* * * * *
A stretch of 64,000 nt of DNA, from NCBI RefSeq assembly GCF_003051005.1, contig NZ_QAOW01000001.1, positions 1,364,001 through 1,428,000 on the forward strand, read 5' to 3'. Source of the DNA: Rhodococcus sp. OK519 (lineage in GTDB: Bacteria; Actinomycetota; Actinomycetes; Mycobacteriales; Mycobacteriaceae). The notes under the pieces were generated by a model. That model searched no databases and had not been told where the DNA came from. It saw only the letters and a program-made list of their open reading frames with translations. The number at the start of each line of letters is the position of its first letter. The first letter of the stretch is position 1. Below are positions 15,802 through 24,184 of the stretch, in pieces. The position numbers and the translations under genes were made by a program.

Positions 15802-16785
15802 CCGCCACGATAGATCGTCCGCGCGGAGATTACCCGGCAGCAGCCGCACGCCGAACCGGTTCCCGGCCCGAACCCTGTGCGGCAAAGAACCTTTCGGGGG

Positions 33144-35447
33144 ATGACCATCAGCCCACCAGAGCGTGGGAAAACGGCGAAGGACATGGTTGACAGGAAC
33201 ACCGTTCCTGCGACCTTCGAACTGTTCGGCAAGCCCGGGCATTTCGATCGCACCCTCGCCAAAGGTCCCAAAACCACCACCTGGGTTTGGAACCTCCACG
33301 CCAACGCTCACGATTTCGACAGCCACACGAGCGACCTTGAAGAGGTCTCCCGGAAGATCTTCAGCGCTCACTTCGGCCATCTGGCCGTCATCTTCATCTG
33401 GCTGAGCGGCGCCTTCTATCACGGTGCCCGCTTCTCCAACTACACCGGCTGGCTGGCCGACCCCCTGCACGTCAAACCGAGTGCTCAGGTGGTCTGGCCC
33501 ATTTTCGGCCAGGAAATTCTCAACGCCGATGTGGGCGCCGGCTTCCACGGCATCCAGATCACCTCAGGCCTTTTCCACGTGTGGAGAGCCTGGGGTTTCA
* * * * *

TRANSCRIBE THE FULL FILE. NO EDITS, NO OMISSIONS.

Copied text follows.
A stretch of 64,000 nt of DNA, from NCBI RefSeq assembly GCF_003051005.1, contig NZ_QAOW01000001.1, positions 1,364,001 through 1,428,000 on the forward strand, read 5' to 3'. Source of the DNA: Rhodococcus sp. OK519 (lineage in GTDB: Bacteria; Actinomycetota; Actinomycetes; Mycobacteriales; Mycobacteriaceae). The notes under the pieces were generated by a model. That model searched no databases and had not been told where the DNA came from. It saw only the letters and a program-made list of their open reading frames with translations. The number at the start of each line of letters is the position of its first letter. The first letter of the stretch is position 1. Below are positions 15,802 through 24,184 of the stretch, in pieces. The position numbers and the translations under genes were made by a program.

Positions 15802-16785
15802 CCGCCACGATAGATCGTCCGCGCGGAGATTACCCGGCAGCAGCCGCACGCCGAACCGGTTCCCGGCCCGAACCCTGTGCGGCAAAGAACCTTTCGGGGG

Positions 33144-35447
33144 ATGACCATCAGCCCACCAGAGCGTGGGAAAACGGCGAAGGACATGGTTGACAGGAAC
33201 ACCGTTCCTGCGACCTTCGAACTGTTCGGCAAGCCCGGGCATTTCGATCGCACCCTCGCCAAAGGTCCCAAAACCACCACCTGGGTTTGGAACCTCCACG
33301 CCAACGCTCACGATTTCGACAGCCACACGAGCGACCTTGAAGAGGTCTCCCGGAAGATCTTCAGCGCTCACTTCGGCCATCTGGCCGTCATCTTCATCTG
33401 GCTGAGCGGCGCCTTCTATCACGGTGCCCGCTTCTCCAACTACACCGGCTGGCTGGCCGACCCCCTGCACGTCAAACCGAGTGCTCAGGTGGTCTGGCCC
33501 ATTTTCGGCCAGGAAATTCTCAACGCCGATGTGGGCGCCGGCTTCCACGGCATCCAGATCACCTCAGGCCTTTTCCACGTGTGGAGAGCCTGGGGTTTCA